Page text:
Lucky’s

“Do you want to still go to Applebee’s?” Kris asked. “It’s closer to dinner than lunch now.”

I glanced around the orange-themed Advance Auto Parts store for the hundredth time that day. I was bored of my location, but not of my company. We had been walking the aisles looking at random car parts for several hours and talking about everything you usually would on a second date, just in an unusual location. I drank a Coke we bought at the register while Kris, who had gone to the University of Northern Ohio for high-performance motors and had raced cars at the local track since he was 12, tried to explain all the car parts to me, a total non-gearhead. The only car parts I had an understanding of were those cute steering wheel covers with butterflies on them, but Kris didn’t think they were safe.

“What if the fabric shifts when you are trying to turn a corner?” he had asked. “The butterflies will be less cute then.”

Our unfortunate experiences at the intersection that day made his suggestion sink in. I didn’t really want a steering wheel cover after all. I was just thankful to be safe and glad to be spending some more time with Kris who I was liking more and more.

Now we were just loitering by a display, reflecting on all that had happened that day, while I played with my pink mittens. “What if we went to Lucky’s for food?” I suggested, gesturing to the neon yellow sign on the stereotypical family restaurant across the street. “It certainly was a lucky day for us!”

The light had been green as we approached the slushy intersection headed to lunch from the movies. “Hey! What’s that guy doing?” I had shouted in fear.

Kris swerved, but the black car had still run the red light and crunched into our right-rear tire giving me and Kris a jolt. Kris’ first words were ones of concern, “Are you okay?”

It took me a while to catch my breath and calm down, but I was okay, and so was everyone else. Kris gingerly pulled into the Advance Auto Parts parking lot and immediately took control of the situation. Now we were just awaiting a tow-truck.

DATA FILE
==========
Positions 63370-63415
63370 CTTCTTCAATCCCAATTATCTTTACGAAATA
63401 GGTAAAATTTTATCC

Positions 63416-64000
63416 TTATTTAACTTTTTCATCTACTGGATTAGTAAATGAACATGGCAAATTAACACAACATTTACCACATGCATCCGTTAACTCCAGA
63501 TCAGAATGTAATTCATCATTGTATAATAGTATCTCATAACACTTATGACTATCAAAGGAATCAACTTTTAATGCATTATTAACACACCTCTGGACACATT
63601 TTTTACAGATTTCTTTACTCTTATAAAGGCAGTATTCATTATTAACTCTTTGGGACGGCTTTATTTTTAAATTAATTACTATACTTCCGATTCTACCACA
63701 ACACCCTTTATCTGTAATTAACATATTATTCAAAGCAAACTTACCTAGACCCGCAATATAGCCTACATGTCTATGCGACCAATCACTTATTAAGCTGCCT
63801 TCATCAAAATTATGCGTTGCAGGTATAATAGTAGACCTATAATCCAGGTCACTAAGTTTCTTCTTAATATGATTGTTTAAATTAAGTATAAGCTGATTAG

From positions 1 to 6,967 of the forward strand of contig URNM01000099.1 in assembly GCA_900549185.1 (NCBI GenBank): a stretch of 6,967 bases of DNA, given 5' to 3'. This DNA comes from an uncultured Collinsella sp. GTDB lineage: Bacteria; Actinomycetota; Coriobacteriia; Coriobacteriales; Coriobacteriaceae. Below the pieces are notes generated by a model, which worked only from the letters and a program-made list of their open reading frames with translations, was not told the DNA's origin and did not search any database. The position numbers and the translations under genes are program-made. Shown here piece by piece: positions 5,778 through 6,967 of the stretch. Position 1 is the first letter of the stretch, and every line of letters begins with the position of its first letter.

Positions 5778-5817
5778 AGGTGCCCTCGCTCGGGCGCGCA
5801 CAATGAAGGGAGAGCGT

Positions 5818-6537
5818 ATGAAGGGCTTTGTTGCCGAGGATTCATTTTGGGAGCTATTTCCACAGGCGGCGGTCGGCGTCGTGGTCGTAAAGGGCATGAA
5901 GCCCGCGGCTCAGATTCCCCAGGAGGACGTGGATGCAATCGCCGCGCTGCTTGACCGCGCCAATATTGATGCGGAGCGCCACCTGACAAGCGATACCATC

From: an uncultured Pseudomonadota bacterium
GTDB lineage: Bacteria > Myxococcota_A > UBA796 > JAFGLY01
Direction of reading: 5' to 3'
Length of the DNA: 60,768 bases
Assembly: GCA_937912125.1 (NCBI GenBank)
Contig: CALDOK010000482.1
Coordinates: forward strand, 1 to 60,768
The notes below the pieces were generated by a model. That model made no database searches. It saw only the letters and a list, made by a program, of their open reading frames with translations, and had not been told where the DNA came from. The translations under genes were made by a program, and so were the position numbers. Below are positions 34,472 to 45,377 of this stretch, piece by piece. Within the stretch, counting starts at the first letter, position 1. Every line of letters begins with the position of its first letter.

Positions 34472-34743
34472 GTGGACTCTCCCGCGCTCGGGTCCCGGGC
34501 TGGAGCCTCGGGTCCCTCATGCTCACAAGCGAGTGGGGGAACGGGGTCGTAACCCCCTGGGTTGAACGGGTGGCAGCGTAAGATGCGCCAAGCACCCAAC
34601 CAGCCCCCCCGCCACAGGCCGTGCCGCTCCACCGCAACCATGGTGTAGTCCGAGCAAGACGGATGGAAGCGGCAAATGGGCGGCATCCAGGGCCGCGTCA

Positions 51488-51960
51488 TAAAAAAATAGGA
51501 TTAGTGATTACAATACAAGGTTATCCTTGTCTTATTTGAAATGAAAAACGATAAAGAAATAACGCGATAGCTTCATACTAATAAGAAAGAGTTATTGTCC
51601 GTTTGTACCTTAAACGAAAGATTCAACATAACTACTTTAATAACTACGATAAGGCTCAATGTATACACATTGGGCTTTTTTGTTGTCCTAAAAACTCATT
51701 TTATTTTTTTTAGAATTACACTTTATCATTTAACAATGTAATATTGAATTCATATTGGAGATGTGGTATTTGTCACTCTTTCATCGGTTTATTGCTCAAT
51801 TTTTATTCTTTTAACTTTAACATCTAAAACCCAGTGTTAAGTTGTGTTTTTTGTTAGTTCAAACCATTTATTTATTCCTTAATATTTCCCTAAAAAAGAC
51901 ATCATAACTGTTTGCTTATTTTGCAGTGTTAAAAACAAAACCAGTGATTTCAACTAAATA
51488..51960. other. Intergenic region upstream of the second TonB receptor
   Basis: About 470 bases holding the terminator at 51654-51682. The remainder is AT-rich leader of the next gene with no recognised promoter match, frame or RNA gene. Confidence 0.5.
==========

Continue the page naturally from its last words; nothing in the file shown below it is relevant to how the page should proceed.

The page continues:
“Let’s flip a coin,” Kris said. He rifled through his pockets briefly. “Oh yeah, all my change is in the car. Well, we can flip this (random car part that I can’t remember) instead.”

“Okay! Heads is the top of the package – that can be Lucky’s. Tails is the bottom of the package for Applebees.” Kris flipped the object. I glanced at the salesperson leaning against the counter, but they didn’t seem to mind us throwing this on the ground. They also didn’t mind when we had acted as greeters to their store an hour earlier when we were trying to pass the time. “Welcome to Advanced Auto Parts,” I had proclaimed with each new customer. The salesperson just smiled at us. Kris and I were being ridiculous, but the customers gave us big smiles.

A year later we would return to the store to buy another random car part that I can’t remember. We would be a few days away from getting married and tell the salesperson at the counter our story. “Your wedding date is on my birthday,” she would say.

The car part landed package side up. “Lucky’s!” I exclaimed. “This really does make for a good story.”

“You know, this is my first accident ever,” said Kris. “I’m so glad you pointed the car out to me. I can’t believe I didn’t see it.”

I smiled at him. “We make a good team.”

 


Disclaimer: I don’t just sit around writing personal narratives for myself. I model them for my students.  

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